Referring again to FIG. 1, the device's collapsible body 12 is typically constructed as a generally cylindrical, pleated member 25 which is unitarily molded as a single unit from plastic. The pleated member 25 comprises alternating ring-shaped wide and narrow pleats 26W, 26N. The wide pleats 26W have a width WW which is greater than the width WN of the narrow pleats 26N. As illustrated in FIG. 3, each pleat 26W, 26N includes an outer peripheral edge 30 and an inner peripheral edge 32. The outer peripheral edges 30 of adjacent pleats 26W, 26N are hingedly attached to each other by outer annular hinge elements 34. The inner peripheral edges 32 of adjacent pleats 26W, 26N are hingedly attached to each other by inner annular hinge elements 36. Each of the outer and inner hinge elements 34, 36 has a thickness that is typically equal to or slightly less than the thickness of one of the pleats 26W, 26N. The outer and inner hinge elements 34, 36 allow the pleats 26W, 26N to snap-fold and stack against one another in a manner generally like that of a conventional corrugated drinking straw.

As can be seen in FIGS. 1 and 3, the wide pleat 26W adjacent the top end 14 of the body 12 is attached to a circular planar top wall 42 that closes off the top end 14 of the body 12. The top wall 42 has an outer circumferential edge 44 which is hingedly attached to the inner peripheral edge 32 of the uppermost wide pleat 26W by a unitarily formed top wall hinge element 46. The top wall hinge element 46 is typically identical in structure to the outer and inner hinge elements 34, 36. The top wall 42 further includes a pair of apertures 48 which allow an upper section of the attachment member 18 to extend therethrough.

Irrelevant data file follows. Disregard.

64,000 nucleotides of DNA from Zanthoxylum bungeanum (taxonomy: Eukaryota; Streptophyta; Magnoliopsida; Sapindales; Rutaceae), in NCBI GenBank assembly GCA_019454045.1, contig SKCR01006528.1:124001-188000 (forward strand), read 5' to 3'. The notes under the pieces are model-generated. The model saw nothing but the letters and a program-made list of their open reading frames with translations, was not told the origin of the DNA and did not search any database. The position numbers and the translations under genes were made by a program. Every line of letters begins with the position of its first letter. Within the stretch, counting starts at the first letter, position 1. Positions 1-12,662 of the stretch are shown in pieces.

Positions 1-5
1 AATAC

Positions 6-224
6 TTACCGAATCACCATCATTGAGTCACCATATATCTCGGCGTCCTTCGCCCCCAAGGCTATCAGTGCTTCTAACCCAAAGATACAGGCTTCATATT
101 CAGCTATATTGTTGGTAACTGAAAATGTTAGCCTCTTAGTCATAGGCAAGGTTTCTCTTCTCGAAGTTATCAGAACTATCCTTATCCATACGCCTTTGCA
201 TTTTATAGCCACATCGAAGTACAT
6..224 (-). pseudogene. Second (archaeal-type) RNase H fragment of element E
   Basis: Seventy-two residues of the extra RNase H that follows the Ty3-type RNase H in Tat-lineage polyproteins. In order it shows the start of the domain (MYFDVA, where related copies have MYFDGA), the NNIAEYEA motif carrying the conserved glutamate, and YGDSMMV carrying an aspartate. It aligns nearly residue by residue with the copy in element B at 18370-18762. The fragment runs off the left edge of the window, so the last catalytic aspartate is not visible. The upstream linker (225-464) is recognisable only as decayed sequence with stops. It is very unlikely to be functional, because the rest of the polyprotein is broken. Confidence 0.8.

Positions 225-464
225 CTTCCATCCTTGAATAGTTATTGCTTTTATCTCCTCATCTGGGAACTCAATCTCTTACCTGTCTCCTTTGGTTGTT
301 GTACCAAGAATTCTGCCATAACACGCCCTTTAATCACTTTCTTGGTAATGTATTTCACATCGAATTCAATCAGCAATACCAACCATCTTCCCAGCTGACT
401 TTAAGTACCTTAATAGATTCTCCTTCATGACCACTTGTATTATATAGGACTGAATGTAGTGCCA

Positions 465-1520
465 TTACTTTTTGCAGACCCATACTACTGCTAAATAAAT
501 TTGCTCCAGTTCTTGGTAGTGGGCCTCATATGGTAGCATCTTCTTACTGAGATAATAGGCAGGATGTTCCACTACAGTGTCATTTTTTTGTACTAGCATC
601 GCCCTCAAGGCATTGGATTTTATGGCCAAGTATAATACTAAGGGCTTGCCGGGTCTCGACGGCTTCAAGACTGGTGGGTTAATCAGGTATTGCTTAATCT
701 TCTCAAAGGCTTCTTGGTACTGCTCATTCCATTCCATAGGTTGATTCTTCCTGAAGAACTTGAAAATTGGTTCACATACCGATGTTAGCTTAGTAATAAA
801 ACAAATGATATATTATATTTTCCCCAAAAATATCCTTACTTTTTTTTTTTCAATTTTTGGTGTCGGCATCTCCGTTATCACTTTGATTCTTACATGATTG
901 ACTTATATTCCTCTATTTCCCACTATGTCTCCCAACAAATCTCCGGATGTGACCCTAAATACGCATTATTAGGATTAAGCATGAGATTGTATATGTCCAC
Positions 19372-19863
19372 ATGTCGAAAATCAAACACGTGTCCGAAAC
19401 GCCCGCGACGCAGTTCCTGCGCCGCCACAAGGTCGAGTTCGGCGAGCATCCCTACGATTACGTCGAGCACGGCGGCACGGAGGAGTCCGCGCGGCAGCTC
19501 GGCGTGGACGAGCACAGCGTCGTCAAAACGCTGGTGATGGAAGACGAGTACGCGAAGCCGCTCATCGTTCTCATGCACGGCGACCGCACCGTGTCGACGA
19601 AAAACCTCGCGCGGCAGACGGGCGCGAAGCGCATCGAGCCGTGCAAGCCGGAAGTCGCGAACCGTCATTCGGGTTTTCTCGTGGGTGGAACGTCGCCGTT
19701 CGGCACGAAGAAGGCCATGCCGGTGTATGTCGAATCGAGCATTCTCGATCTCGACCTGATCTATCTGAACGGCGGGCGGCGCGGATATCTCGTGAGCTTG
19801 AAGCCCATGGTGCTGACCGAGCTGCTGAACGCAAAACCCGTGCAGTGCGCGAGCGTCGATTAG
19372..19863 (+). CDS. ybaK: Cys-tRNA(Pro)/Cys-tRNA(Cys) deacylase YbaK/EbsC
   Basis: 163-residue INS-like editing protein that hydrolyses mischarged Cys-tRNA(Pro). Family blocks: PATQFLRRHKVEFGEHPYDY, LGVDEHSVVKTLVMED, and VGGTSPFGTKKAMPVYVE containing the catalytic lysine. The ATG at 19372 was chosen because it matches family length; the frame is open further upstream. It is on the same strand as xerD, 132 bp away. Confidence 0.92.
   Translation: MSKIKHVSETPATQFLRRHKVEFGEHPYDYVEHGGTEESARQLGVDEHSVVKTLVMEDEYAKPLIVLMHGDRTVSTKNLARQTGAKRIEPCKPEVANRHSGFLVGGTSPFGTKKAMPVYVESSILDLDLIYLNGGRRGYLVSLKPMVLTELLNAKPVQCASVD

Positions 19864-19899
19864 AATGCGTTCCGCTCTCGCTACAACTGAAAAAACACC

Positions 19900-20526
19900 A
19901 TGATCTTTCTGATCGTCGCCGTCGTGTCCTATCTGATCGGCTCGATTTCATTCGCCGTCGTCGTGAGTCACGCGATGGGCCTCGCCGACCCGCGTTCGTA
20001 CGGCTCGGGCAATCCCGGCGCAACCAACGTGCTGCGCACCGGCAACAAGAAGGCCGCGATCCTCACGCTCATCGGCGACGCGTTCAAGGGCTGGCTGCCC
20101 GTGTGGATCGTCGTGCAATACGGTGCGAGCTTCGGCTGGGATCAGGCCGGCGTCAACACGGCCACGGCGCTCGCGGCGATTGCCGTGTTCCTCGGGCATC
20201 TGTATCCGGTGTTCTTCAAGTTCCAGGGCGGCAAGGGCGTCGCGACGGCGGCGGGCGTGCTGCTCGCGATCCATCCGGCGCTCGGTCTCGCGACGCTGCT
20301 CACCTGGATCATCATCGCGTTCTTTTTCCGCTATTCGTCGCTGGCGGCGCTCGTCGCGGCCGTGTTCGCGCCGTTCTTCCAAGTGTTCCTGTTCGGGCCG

The narrow pleat 26N adjacent the base end 16 of the body 12 is attached to a circular planar base wall 50 that closes off the base end 16 of the body 12. The base wall 50 has an outer circumferential edge 52 which is hingedly attached to the inner peripheral edge 32 of the lowermost narrow pleat 26N by a unitarily formed base wall hinge element 47. The base wall hinge element 47 is also typically identical in structure to the outer and inner hinge elements 34, 36. The base wall 50 further includes a pair of apertures 54 which allow the other end of the attachment member 18 to extend therethrough.

The collapsible body 12 can be fabricated from a flexible plastic such as PVC, thermoplastic rubber, polyethylene or polyurethane, or any other suitable material and can be fabricated using conventional plastic molding methods such as rotary molding, blow molding, corracted extrusion or dip molding. Although the body 12 has been described above as a single-piece plastic molded member, it should be understood that the top and base walls 42, 50 can also be manufactured separately from the pleats 26W, 26N and assembled thereto using conventional plastic joining methods.

Referring to FIG. 4, the attachment member 18 is typically constructed as an inverted U-shape hook member 60. The hook 60 has an arcuate segment 62 coupling a pair of elongated posts 64. Bulges 66, 67 are molded into the attachment member posts 64 adjacent the post ends 68 and arcuate segment 62.

The attachment member 18 can be fabricated from a flexible plastic such as PVC, thermoplastic rubber, polyethylene or polyurethane, or any other suitable material using conventional plastic molding methods. In other embodiments of the invention, the attachment member 18 can be constructed from rope with tied knots forming the bulges.

Some embodiments of the invention, can include body 12 and attachment members 18 fabricated from thermoplastic rubbers with different durometers.